9 grams of protein to 6 in the average egg
I want to be clear: I love Kashi cereal (Cinnamon Harvest to be exact), and I love my eggs. That is what makes this a difficult post to write.
The way Kashi advertises their Go Lean line of cereals irritates me just a tad. Here’s the ad for your viewing pleasure (this one’s kind-of old, but the campaign/claim continues, as I saw an updated spot this morning).
If you only took away one thing from the above ad, it is that Kashi Go Lean Crunch has the same amount of protein as an incredible edible egg. “True, but” are the first two words that came into my head after hearing that claim. Those are also the first two words that came into my head when Kanye West interrupted Taylor Swift’s Grammy speech to say that Beyonce had one of the best music videos of all time, as in “True, but this is not the time or place to make that argument, Kanye.” Sorry. I got off track there for a second.
Kashi Go Lean Crunch has the same amount of protein as an egg. If you’re measuring by the number in grams that’s on the label, then yeah, it’s just as good (even better) than an egg. But there’s no mention in the ad of what kind of protein you’re getting in the box. Here’s the label.
CONTAINS WHEAT AND SOY INGREDIENTS. Boom. There’s the one thing that turns me off. While both egg and soy protein contain all the essential amino acids, they were not created equal. Here’s a quick breakdown from Livestrong.com comparing egg and soy (and whey) proteins in a different way:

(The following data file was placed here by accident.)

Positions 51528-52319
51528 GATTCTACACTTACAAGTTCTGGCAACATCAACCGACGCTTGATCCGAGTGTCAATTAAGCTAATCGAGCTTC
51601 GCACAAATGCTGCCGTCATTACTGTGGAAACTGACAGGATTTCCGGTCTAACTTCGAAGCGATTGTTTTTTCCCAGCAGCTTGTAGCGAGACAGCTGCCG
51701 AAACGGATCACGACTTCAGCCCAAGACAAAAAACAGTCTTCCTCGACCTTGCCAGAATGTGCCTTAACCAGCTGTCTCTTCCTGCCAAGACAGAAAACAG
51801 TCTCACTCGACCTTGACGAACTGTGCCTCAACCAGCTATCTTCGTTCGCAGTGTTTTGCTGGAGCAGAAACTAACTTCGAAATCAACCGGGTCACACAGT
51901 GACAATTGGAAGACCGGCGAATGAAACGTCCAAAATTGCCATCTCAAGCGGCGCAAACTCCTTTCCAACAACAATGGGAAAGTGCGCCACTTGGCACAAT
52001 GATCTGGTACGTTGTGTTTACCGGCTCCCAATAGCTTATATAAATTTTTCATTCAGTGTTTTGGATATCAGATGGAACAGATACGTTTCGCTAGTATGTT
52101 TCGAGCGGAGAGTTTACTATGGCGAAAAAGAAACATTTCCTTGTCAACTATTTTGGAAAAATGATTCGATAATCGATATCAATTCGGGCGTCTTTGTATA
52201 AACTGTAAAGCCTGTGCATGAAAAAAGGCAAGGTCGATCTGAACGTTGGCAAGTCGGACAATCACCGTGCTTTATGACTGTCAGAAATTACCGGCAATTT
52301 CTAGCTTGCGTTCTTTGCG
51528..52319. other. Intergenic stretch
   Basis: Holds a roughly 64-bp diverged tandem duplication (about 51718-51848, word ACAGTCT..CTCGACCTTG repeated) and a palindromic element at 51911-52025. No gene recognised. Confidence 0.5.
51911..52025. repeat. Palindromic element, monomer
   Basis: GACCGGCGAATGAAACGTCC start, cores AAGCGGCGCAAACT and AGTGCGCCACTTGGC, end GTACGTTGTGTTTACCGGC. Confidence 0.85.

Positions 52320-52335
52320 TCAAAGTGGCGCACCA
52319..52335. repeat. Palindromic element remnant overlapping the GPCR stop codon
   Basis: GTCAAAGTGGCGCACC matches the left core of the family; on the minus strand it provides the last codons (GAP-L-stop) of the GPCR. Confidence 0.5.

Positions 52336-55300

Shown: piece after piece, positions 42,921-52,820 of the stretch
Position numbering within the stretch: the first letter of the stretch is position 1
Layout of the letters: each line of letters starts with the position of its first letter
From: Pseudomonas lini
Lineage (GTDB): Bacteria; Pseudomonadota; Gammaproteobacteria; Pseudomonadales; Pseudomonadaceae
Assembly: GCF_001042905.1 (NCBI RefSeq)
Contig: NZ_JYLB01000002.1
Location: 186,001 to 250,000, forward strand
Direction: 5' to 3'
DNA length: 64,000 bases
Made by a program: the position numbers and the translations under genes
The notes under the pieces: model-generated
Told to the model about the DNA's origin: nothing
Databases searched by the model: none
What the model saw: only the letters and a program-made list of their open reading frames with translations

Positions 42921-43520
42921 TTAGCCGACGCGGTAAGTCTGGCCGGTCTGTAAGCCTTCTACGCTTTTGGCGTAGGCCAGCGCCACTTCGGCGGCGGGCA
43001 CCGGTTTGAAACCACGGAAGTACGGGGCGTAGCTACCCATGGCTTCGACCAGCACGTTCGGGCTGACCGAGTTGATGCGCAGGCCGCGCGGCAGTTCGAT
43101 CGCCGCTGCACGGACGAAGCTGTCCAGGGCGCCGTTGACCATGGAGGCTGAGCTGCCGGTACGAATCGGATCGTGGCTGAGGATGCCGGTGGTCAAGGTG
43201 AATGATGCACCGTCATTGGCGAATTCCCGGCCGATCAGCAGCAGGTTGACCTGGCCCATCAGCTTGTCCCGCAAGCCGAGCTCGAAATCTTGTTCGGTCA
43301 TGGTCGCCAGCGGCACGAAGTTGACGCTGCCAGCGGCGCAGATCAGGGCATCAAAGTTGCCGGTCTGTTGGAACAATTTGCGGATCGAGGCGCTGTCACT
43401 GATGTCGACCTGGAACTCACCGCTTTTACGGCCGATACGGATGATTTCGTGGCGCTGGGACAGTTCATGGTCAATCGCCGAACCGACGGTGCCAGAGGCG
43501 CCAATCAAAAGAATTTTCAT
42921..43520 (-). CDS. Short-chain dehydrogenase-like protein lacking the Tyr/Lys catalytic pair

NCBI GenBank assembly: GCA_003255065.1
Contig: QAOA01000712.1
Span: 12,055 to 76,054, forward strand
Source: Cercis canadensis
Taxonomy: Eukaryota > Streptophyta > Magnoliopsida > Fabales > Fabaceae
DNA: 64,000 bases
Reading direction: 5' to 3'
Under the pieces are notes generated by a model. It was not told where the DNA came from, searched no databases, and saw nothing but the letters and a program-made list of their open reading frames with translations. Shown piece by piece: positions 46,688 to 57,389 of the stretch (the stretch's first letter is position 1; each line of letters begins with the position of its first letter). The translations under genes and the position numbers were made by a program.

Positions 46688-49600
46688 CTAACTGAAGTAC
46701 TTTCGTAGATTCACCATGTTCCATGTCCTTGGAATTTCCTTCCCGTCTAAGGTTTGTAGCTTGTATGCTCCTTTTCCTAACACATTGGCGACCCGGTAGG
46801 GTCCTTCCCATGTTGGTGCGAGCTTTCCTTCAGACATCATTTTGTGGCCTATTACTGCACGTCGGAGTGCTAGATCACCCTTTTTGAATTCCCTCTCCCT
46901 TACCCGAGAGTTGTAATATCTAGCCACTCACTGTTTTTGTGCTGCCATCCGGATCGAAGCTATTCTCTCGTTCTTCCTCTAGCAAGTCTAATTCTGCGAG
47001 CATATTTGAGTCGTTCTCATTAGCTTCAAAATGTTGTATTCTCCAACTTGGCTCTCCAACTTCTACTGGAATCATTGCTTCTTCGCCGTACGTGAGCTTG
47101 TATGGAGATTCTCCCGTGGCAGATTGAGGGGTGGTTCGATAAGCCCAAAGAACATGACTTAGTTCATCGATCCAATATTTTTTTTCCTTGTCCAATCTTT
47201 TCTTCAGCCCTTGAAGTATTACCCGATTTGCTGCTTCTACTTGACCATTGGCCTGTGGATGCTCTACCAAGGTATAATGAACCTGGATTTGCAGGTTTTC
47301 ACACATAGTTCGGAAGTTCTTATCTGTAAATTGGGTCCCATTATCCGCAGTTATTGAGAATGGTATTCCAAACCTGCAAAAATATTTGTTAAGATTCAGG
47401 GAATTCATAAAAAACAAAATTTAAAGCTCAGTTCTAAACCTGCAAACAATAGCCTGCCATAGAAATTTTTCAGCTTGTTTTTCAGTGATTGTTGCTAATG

The average egg contains 6 g of protein and contains about 70 calories. Eggs are a low-cost, high-quality protein and an important source of choline. Most protein powder is made from egg whites, which contain protein without the fat found in the egg yolk. All proteins are rated for their “biological value,” which measures how quickly and how well your body can use the protein you consume. According to Wageningen University in the Netherlands, “Egg white protein is considered to have one of the best amino acids profiles for human nutrition.” Although many foods contain all amino acids, the protein in egg whites is the most bio-available — meaning you body can use all of its protein quickly and efficiently.
Whey is a by-product of cheese making. When casein is separated from milk by curdling, the watery remains are whey. Look for whey protein isolate, which is strictly the protein, with all other components of the whey removed. Whey is a complete protein — meaning that it contains all amino acids. It’s particularly high in the amino acid leucine, which may help to build lean muscle tissue.There is slightly more leucine in whey protein than in egg protein. Whey protein may be a better choice than egg protein post-workout when your body needs quick energy and fast protein synthesis. However, it isn’t absorbed as well at other times.
Soy is the most problematic of these three proteins. Soy is unique because it’s the only plant-based protein that contains all the amino acids, but it also contains isoflavones — an estrogenic compound that can affect hormones levels. It may affect thyroid levels and can raise estrogen levels in men. This often isn’t a problem if you use soy rarely, but daily supplementation may have side-effects. This is the best protein option for vegetarians and vegans.
A raised estrogen level is obviously a bigger concern for men than it is for women, and like the above info shows, it’s probably not a big deal if used rarely.
But soy is becoming more and more prevalent in our diets today, and in the case of this Kashi cereal, it’s competing against the egg to become the consumer’s everyday breakfast choice.
I’m not here to say that soy is the anti-christ and that you should avoid it at all costs. I’m saying that egg and soy are two completely different beasts with their own sets of pros and cons. According to Kashi, they’re exactly the same. That is false.